Progress was made on one major issue, but none in another, after nearly 40 hours of federally mediated negotiations over the last three days between Atlanta Symphony Orchestra musicians and ASO and Woodruff Arts Center administrators, according to the ASO Players' Association.
Leaders of the musicians' union released a statement in the wee hours Friday morning saying that "significant progress" was made on the issue of health care, but none was achieved regarding the size of the orchestra going forward.
In the two-year collective bargaining agreement signed in 2012, the orchestra's "complement" (number of full-time musicians) was cut from 95 to 88. ASO and Woodruff (WAC) leaders seek ultimate control over the ASO's size as one proposed strategy in halting 12 years of orchestra deficits, including $2 million in fiscal 2014.
"The WAC leadership continued steadfastly to refuse to support the need of a world-class orchestra for a minimum fixed number of musicians," the Players' Association statement said.
The musicians said the number of remaining full-time musicians now stands at 77 after departures, retirements and deaths. While most of those transitions occurred in the off-season, before the lockout began Sept. 7, clarinet and bass clarinet player Alcides Rodriguez recently resigned to join the New York Philharmonic. There he is reunited with two other former ASO musicians, Colin Williams and Richard Deane, who were hired before its 2014-15 season opened.
"While the orchestra has been reduced by departures to only 77 musicians ... the WAC refuses even to commit to 77 musicians," the statement said.
The Woodruff Arts Center, the orchestra’s parent nonprofit, limited its response Friday morning to the statement’s headline: “WAC WALKS AWAY FROM ASO TALKS.”
“As we communicated to the musicians' union and the federal mediator last night, we adjourned at 11 p.m. in order to consider the union's latest proposal today, which we are currently doing," management said in its response. "To say we ‘walked away’ is not the truth and the union knows it. We will respond to their proposal later today.”
The next negotiating session -- with Allison Beck, acting director of the U.S. Federal Mediation and Conciliation Service, and mediator Richard Giacolone -- has not been scheduled.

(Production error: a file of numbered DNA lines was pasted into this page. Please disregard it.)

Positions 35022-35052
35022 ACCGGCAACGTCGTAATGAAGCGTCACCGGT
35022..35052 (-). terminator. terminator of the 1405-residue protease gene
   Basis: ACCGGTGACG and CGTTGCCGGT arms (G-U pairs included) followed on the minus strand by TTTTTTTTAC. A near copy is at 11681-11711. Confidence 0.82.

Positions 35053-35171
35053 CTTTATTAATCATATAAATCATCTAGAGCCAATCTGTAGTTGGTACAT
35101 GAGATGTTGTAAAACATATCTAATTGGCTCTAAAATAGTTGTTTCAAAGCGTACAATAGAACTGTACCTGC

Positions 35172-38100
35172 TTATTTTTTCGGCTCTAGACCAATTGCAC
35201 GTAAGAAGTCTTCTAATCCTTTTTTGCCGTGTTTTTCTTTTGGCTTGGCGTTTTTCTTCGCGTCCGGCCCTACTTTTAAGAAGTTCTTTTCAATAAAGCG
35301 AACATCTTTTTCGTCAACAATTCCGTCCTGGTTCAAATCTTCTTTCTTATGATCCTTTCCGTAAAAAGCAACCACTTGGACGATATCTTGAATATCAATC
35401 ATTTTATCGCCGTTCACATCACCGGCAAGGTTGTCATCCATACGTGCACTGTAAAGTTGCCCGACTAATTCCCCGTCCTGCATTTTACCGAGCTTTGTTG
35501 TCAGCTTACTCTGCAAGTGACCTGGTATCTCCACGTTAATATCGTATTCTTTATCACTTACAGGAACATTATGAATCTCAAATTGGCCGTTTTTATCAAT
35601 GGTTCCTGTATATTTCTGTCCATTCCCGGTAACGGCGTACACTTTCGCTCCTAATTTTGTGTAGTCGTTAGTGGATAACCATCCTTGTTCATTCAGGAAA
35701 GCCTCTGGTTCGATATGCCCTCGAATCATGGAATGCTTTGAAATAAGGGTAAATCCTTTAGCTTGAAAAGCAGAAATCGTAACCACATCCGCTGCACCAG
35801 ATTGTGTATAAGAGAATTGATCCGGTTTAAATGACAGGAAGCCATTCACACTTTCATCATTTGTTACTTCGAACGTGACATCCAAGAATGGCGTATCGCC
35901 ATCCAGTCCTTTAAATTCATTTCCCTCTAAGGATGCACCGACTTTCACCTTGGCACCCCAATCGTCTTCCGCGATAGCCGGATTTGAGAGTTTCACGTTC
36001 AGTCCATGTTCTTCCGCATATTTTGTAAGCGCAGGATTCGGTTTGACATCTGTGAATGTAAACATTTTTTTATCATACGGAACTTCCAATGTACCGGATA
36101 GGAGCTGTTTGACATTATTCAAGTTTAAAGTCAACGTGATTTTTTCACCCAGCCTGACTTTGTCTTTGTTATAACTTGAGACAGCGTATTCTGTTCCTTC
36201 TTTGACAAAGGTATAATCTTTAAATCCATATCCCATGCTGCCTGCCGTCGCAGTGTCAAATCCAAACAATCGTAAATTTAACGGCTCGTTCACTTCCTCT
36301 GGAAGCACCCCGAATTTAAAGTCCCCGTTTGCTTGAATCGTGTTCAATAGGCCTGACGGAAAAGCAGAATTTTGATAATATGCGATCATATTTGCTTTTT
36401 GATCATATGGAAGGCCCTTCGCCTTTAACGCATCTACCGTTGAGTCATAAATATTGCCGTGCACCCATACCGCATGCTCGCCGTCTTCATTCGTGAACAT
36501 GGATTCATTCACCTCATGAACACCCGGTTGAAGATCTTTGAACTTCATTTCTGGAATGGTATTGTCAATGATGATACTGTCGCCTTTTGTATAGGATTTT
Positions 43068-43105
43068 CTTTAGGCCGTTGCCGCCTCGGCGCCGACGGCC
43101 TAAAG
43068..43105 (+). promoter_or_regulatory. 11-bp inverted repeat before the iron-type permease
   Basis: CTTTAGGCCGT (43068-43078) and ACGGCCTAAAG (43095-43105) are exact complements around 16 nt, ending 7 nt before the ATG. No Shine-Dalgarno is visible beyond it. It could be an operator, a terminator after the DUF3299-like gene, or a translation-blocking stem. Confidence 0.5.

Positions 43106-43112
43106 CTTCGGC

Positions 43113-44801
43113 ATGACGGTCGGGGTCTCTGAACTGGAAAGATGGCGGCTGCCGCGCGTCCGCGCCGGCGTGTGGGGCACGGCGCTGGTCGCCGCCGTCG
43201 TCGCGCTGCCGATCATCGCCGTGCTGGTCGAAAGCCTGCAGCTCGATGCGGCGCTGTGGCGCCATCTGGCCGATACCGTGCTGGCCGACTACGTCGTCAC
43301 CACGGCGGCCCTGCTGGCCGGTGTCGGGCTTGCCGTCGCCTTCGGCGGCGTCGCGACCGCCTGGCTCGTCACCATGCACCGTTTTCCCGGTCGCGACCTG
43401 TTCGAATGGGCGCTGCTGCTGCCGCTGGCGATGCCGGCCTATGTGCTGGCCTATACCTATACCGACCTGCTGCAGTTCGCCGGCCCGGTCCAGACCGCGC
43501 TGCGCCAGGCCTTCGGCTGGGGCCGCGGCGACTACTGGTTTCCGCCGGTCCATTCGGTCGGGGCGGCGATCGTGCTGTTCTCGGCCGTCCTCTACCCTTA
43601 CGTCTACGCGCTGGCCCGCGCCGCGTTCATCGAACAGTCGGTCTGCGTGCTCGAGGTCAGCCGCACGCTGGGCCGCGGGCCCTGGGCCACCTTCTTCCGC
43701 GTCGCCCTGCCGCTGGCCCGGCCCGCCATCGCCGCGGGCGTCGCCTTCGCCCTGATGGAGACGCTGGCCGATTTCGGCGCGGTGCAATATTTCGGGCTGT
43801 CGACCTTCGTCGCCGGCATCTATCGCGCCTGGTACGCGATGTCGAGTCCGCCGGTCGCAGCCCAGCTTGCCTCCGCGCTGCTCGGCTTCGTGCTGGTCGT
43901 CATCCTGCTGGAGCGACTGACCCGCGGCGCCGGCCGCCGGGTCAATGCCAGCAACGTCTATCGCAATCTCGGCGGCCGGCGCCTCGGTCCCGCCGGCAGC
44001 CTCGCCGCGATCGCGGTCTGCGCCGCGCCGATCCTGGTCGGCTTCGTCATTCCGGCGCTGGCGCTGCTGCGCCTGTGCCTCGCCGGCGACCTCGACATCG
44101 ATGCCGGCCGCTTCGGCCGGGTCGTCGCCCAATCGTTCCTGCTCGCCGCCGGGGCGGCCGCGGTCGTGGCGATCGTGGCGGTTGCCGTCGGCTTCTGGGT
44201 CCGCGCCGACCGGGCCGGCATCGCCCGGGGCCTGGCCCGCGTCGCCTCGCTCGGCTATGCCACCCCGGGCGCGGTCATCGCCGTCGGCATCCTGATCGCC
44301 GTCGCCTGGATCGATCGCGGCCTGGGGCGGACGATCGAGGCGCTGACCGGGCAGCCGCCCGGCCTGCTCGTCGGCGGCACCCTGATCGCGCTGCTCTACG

The musicians say that they suggested a health care plan that will save the WAC/ASO more than $250,000 annually over the plan that management cancelled on Oct. 1.
The musicians said they also proposed annual pay increases of 1 percent to 2 percent over a four-year contract. Average pay over the final season would be $87,357.07. (The Players' Association released a summary of its compensation proposal; see table below.)
"The musicians are available to meet and are certain that an agreement is entirely possible that will end the heinous lockout," they said in the statement.
(Compensation and percentage increases remain factored into winter season weeks only.)
2013-14 Compensation was $75,936.06
1% / 1% (21 weeks / 21 weeks) increase over $1729.43 = $1746.72 / $1764.18
$1746.72 per 21 weeks times &
$1764.18 per 21 weeks times = $74,095.56 + $3,300 (summer) = $77,395.56
1.75% / 1.75% (21 weeks / 21 weeks) increase over $1764.18 = $1795.05 / $1826.46
$1795.05 per 21 weeks times &
$1826.46 per 21 weeks times = $76,711.32+ $3,300 (summer) = $80,011.32
1.5% / 1.75% (21 weeks / 22 weeks) increase over $1826.46 = $1853.85 / $1886.29
$1853.85 per 21 weeks times &
$1886.29 per 22 weeks times = $79,224.18+ $3,300 (summer) = $84,410.47
2% / 2% (21 weeks / 22 weeks) increase over $1886.29 = $1924.01 / $1962.49
$1924.01 per 21 weeks times &
$1962.49 per 22 weeks times = $84,387.07+ $ 2,970 (summer) = $ 87,357.07
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